Is your self-care all or nothing?
I asked myself this question this morning when nothing went according to plan and found myself frustrated by all of the things I couldn’t control.
The first thing I couldn’t control was that my baby woke up 3 times during the night.
When my alarm went off at 5:40am, I didn’t want to get out of bed and I accidentally fell back asleep because my baby was still asleep on my chest.
When I finally dragged myself out of bed, I was 10 minutes behind my usual schedule.
That 10 minutes was a snowball that became an avalanche of destruction in my morning routine.
I was super frustrated.
While I managed to get my body moving in a 20 minute workout, I had to skip my meditation.
I found myself in a situation I often teach my students through.
So often I hear from moms, I don’t have time for movement/meditation/self-care and I say to them, “it doesn’t have to be huge. Keep it small. Make it as small as possible. If you have a minute, you can do a yoga pose, sit in meditation, or write out an intention.”
I also felt the pushback I usually get: “If I can’t do a 30-minute yoga practice or a 15-minute meditation or my 3 morning pages, it’s not worth it.”
Instead of listening to that big, angry voice in my head, I sat down in my laundry room with my baby, closed my eyes, and sat for 10 breaths.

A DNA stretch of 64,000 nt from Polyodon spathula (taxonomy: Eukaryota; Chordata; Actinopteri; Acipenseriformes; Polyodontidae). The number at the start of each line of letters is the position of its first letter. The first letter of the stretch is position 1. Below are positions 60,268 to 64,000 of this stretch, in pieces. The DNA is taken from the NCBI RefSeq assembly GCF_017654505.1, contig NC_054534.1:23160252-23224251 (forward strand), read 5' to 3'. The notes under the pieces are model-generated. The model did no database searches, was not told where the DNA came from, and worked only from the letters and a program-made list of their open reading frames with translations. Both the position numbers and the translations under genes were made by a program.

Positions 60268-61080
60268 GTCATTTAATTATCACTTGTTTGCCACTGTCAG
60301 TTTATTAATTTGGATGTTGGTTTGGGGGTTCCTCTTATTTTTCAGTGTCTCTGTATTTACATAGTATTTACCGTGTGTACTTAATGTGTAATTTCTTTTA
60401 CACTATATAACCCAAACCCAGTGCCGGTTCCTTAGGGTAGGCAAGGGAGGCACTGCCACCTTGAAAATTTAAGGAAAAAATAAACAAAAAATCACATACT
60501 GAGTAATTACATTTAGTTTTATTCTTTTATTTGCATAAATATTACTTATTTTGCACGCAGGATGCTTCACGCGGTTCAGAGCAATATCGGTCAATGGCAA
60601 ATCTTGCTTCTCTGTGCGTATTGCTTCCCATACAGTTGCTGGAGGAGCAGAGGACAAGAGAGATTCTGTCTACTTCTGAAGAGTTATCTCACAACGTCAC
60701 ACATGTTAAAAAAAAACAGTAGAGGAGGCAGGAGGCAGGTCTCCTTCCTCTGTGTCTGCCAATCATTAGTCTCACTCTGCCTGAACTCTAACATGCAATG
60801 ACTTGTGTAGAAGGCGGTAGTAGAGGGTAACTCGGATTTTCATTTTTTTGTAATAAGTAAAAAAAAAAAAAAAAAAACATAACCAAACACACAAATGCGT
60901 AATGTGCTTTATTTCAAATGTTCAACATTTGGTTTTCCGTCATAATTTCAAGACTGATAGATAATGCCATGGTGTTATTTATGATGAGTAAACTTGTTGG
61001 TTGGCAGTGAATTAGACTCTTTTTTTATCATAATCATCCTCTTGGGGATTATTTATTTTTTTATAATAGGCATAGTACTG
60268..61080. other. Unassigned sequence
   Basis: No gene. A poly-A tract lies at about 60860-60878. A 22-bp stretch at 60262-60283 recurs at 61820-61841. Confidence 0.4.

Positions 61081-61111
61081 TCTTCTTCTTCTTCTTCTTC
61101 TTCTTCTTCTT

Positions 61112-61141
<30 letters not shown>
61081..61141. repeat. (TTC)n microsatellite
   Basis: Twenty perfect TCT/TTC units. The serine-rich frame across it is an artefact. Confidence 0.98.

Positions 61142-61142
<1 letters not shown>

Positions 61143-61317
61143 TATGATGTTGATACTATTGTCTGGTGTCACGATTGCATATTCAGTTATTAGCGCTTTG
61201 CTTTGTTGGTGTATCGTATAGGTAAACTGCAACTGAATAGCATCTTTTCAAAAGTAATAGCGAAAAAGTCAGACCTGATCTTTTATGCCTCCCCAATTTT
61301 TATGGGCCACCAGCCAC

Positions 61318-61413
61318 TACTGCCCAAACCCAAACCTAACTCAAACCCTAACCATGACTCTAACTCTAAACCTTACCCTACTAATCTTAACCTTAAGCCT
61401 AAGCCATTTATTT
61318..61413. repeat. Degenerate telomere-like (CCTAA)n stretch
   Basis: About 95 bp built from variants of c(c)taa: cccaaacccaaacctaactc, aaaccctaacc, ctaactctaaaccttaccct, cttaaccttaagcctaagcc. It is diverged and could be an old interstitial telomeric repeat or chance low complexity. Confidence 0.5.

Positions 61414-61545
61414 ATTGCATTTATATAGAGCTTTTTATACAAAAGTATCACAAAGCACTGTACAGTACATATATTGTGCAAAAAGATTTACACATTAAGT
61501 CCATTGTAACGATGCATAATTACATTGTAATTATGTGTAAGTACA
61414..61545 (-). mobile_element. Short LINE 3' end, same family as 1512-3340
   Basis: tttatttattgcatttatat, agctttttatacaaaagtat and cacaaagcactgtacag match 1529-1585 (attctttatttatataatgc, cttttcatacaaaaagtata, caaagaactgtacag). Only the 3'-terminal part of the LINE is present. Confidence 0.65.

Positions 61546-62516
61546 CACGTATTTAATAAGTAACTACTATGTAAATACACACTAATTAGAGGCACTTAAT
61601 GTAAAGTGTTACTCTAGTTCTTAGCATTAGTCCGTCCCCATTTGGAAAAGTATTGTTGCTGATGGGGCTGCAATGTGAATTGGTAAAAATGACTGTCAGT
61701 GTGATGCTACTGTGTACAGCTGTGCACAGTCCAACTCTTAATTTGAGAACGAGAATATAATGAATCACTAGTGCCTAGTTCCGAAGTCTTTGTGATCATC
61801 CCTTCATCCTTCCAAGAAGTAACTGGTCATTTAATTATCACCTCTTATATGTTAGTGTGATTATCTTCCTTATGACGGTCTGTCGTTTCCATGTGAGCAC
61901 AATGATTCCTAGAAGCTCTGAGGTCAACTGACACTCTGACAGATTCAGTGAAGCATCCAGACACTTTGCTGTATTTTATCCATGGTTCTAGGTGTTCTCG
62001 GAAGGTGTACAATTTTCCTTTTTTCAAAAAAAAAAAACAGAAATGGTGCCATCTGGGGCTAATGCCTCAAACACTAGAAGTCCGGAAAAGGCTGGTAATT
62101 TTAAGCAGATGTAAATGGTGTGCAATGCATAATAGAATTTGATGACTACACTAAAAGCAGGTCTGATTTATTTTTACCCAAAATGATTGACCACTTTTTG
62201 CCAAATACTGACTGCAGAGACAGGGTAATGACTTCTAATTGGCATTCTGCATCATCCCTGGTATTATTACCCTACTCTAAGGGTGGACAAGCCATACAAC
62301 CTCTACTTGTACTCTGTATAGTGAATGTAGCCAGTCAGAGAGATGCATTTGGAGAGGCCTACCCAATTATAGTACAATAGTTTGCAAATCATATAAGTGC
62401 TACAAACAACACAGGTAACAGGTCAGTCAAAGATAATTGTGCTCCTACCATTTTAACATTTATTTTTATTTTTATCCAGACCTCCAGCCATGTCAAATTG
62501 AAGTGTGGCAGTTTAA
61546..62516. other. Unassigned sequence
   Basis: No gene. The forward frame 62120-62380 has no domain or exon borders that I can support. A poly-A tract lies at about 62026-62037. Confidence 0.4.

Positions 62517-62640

It’s wasn’t much.
And it was also enough.
Too often we get caught in the all or nothing trap when it comes to self-care.
It’s a basic if/then statement.
“If I can’t do a 30-minute yoga practice without my kids climbing all over me, then why bother?”
Another might be, “if I only have time for 5 minutes of yoga, then I don’t want to do it because I’d rather do 30 and 5 won’t feel like enough.”
All these if/then statements do is create an all or nothing equation for your self-care.
Either you can do self-care under perfect and ideal circumstances or you can’t do it at all.
That kind of self-care absolutism doesn’t get you perfect self-care.
All it does is prevent you from taking care of yourself in the way you need.
And who does that help?
(Spoiler alert: not you)
If you want to take back your time and commit to taking better care of yourself, the all or nothing approach to self-care has to stop.
Self-care is not an all or nothing endeavor.
Some days you will have more time and you can do more yoga or spend more time gardening or deep clean your laundry room (like I did today).
Other days you will have less time, so you’ll have to make choices regarding your self-care, maybe cutting a meditation short or choosing to shower later.
If you force yourself into a rigid idea of self-care, you make it impossible to take good care of yourself.
So is your self-care all or nothing? Or can you create practices that are flexible and durable, no matter how you shift or adjust them based on your needs?
If you are looking to lay a better foundation for simpler, smaller, smarter self-care join me for my POWER of ONE challenge, beginning March 15th.
In 7 days i’ll teach you how to reclaim your time one pose, one minute, one intention, and one day at a time. Save your spot here.